Butchering Deer

Continued from How to Butcher a Deer

Next, all the entrails should be removed, if the animal was not field dressed. Again, a gut hook makes this easy. Cut from the anus, through the hip bones to free the anus, all the way through the rib cage to the base of the neck. Pull the anus free and then cut any connective tissue away until all of the digestive and cardio-vascular system are out, all the way to the windpipe.

Next, remove the shoulders by pulling and cutting the shoulder away from the ribs. Then, cut away the loin, or backstrap, from the carcass by following the spine with the tip of the knife and do the same along the ribs. If ribs are desired, cut them away from the spine with a hatchet or saw. Next, removedeer deboning 2 the tenderloins from the inside of the cavity, much like the was done with the backstrap. Last are the hams. The ball joint must be severed, much like the forelegs were done. Also the heel joint must be severed to completely free the ham.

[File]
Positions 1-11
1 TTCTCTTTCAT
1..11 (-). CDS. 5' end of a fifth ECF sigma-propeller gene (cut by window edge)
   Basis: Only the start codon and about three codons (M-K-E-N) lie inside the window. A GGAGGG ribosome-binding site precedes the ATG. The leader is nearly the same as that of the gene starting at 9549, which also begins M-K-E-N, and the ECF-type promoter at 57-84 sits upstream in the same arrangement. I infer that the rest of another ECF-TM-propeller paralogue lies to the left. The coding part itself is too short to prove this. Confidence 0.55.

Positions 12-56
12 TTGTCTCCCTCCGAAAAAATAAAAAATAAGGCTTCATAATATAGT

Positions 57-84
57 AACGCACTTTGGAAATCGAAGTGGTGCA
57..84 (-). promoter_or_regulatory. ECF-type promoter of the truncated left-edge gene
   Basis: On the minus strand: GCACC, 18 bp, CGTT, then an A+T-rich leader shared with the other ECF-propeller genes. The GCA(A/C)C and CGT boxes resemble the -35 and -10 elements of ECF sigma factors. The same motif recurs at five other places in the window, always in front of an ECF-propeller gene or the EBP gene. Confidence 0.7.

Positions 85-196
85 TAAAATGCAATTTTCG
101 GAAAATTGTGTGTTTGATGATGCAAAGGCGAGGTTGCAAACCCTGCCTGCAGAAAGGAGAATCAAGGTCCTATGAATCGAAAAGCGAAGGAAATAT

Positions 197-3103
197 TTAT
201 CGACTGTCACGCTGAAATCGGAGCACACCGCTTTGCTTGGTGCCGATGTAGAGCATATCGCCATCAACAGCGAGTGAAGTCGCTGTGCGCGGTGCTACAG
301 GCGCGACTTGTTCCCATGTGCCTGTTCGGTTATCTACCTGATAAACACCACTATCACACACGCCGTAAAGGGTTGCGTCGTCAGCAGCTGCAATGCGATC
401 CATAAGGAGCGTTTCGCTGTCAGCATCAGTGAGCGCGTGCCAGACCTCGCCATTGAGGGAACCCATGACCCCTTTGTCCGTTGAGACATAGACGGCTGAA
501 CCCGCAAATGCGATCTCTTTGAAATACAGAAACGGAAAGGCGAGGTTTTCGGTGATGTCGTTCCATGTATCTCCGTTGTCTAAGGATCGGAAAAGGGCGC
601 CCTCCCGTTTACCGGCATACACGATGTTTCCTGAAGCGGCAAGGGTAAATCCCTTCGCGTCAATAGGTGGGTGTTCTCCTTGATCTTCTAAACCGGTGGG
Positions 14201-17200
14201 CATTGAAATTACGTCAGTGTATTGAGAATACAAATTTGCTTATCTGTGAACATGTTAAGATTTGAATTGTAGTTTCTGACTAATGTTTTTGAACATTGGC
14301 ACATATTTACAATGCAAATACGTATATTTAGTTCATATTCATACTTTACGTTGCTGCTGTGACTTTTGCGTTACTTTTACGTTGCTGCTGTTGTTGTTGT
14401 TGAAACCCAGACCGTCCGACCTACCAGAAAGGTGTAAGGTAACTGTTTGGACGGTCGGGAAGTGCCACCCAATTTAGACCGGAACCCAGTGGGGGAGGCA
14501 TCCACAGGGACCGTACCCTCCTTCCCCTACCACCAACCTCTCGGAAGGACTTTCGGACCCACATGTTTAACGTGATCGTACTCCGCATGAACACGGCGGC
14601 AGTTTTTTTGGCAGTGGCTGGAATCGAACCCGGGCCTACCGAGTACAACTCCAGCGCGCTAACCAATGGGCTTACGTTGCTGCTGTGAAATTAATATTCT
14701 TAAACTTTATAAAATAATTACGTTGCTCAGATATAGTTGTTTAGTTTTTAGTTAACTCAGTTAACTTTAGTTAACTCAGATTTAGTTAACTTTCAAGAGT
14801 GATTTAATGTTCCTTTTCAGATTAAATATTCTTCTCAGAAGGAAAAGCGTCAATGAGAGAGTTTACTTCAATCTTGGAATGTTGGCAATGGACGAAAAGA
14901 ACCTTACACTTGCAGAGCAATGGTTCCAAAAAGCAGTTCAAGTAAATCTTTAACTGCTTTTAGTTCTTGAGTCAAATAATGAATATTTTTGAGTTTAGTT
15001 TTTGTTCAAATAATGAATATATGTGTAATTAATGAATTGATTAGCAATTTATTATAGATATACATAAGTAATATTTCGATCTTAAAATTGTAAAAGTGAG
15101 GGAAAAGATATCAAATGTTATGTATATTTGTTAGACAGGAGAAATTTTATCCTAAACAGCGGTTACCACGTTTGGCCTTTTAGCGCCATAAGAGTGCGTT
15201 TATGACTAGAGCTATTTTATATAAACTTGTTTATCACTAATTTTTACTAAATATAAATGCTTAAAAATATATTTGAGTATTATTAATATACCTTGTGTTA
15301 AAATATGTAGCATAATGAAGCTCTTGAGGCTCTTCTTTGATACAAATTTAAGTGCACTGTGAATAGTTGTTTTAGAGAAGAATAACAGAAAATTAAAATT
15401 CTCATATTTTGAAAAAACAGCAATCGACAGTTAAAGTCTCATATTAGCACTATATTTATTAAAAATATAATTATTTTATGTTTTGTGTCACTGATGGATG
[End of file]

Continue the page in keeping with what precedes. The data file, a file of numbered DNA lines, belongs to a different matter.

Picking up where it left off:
Place all the meat in a cooler. I like to soak the meat in ice water for about 5 days. I will change the water frequently. This helps improve the meat quality greatly. This is especially true if the deer has yellow fat. Yellow fat means the deer has eaten a very poor diet of low quality foods. However, white fat means high quality foods and that means the deer will taste much better.

If the meat smells extremely gamey, it may be necessary to put a cup of vinegar or lemon juice in the water. This will help remove much of the smell. It is very important to not over do this especially with the vinegar, if it begins to true the meat a blue color, drain the water and rinse immediately. The meat is now ready for further processing.